Well mom and dad, can you believe it is almost the end of the year? There is no shortage of activity for these last few weeks of school. As you begin to think about what to do for those long days of summer and how to keep your child from being bored, think about spending time reading. The following suggestions come from the Reading Rockets Website and they are ideas for younger children, but many of the ideas can apply to older students as well.
Read early and read often.
The early years are critical to developing a lifelong love of reading. It’s never too early to begin reading to your child! The tips below offer some fun ways you can help your child become a happy and confident reader. Try a new tip each week. See what works best for your child.
Read together every day
Read to your child every day. Make this a warm and loving time when the two of you can cuddle close.
Give everything a name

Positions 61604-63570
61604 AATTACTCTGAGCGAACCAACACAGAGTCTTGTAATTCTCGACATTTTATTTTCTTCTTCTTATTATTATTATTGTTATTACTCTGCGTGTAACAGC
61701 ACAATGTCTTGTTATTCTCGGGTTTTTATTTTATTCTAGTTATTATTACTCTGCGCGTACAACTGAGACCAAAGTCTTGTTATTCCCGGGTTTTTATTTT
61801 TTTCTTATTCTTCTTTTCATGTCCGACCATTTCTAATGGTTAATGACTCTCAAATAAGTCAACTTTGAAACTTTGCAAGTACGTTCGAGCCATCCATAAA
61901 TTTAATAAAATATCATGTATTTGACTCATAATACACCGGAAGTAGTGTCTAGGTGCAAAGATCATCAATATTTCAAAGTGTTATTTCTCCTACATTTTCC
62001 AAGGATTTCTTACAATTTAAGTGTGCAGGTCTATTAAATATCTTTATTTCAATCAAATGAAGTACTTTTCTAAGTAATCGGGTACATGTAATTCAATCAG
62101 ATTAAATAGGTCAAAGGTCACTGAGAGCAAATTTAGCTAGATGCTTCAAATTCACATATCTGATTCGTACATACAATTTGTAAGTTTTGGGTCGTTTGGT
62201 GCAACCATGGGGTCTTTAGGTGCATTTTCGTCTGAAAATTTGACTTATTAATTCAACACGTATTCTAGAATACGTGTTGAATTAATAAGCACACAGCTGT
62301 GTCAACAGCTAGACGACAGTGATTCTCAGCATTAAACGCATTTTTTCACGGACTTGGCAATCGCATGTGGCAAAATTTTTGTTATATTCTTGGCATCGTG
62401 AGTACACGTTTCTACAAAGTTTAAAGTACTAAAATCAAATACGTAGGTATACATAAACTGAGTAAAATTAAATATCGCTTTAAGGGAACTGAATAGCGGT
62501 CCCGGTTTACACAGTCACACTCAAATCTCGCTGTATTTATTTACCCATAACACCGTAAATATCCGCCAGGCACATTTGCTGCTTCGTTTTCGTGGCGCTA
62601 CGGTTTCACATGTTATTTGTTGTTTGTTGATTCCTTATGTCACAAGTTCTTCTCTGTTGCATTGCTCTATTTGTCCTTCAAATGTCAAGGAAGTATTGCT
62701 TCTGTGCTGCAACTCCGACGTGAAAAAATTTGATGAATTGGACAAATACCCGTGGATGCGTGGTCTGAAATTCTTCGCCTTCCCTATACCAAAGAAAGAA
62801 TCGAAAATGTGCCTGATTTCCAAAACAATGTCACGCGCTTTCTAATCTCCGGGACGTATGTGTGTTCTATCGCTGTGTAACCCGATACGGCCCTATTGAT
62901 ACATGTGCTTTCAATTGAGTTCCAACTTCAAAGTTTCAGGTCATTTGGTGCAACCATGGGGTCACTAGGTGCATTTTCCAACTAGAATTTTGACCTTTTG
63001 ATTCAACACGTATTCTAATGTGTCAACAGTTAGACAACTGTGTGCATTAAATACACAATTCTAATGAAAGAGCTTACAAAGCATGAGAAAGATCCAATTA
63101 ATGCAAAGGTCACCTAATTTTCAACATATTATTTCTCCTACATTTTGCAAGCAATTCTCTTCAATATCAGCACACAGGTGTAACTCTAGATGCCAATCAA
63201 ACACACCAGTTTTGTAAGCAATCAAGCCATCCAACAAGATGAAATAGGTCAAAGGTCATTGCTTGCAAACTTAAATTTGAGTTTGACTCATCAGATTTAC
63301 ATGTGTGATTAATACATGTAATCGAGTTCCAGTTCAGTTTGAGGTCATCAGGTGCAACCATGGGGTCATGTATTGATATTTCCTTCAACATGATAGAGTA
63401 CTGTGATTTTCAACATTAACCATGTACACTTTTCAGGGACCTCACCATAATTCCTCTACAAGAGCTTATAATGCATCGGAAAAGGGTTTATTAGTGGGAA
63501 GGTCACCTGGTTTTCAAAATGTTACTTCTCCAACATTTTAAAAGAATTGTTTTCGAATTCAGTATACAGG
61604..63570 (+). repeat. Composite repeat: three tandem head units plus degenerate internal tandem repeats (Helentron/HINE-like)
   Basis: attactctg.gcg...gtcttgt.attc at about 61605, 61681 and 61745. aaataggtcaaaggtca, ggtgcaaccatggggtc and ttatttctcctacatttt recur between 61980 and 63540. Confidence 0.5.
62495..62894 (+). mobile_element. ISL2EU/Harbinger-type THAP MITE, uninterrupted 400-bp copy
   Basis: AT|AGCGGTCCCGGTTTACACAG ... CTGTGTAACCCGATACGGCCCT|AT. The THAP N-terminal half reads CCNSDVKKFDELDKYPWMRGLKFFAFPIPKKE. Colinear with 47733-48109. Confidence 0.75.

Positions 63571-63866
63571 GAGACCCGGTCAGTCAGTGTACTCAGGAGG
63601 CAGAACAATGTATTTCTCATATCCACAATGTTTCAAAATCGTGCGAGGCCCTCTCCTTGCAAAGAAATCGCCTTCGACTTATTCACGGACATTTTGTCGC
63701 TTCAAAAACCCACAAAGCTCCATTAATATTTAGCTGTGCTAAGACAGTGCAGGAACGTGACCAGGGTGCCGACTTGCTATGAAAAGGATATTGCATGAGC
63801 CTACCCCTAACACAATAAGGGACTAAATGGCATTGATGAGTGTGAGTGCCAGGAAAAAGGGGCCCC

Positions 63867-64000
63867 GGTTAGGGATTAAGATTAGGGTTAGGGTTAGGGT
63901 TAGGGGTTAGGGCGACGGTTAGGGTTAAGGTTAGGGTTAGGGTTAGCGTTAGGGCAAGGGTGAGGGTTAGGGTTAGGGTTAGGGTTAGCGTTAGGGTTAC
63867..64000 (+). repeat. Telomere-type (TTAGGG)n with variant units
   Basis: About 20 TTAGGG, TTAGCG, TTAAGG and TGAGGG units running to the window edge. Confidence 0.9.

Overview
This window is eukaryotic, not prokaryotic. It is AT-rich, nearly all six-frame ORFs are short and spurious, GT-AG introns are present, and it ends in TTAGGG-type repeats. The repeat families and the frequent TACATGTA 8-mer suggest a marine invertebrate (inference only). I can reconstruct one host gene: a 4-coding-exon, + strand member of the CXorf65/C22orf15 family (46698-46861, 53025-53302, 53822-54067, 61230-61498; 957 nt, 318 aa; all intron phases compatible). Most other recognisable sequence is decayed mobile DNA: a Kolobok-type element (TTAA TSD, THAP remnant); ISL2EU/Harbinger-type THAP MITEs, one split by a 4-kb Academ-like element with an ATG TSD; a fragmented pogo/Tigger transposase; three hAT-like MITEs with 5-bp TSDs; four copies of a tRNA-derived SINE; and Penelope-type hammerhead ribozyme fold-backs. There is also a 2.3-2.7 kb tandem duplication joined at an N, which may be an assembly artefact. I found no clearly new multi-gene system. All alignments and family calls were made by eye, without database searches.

Build your child’s vocabulary by talking about interesting words and objects. For example, “Look at that airplane! Those are the wings of the plane. Why do you think they are called wings?”
Say how much you enjoy reading
Tell your child how much you enjoy reading with him or her. Talk about “story time” as the favorite part of your day.
Read with fun in your voice
Read to your child with humor and expression. Use different voices. Ham it up!
Know when to stop
Put the book away for awhile if your child loses interest or is having trouble paying attention.
Discuss what’s happening in the book, point out things on the page, and ask questions.
Read it again and again
Go ahead and read your child’s favorite book for the 100th time!
Talk about writing, too
Mention to your child how we read from left to right and how words are separated by spaces.
Point out print everywhere
Talk about the written words you see in the world around you. Ask your child to find a new word on each outing.
Get your child evaluated
Please be sure to see your child’s pediatrician or teacher as soon as possible if you have concerns about your child’s language development, hearing, or sight.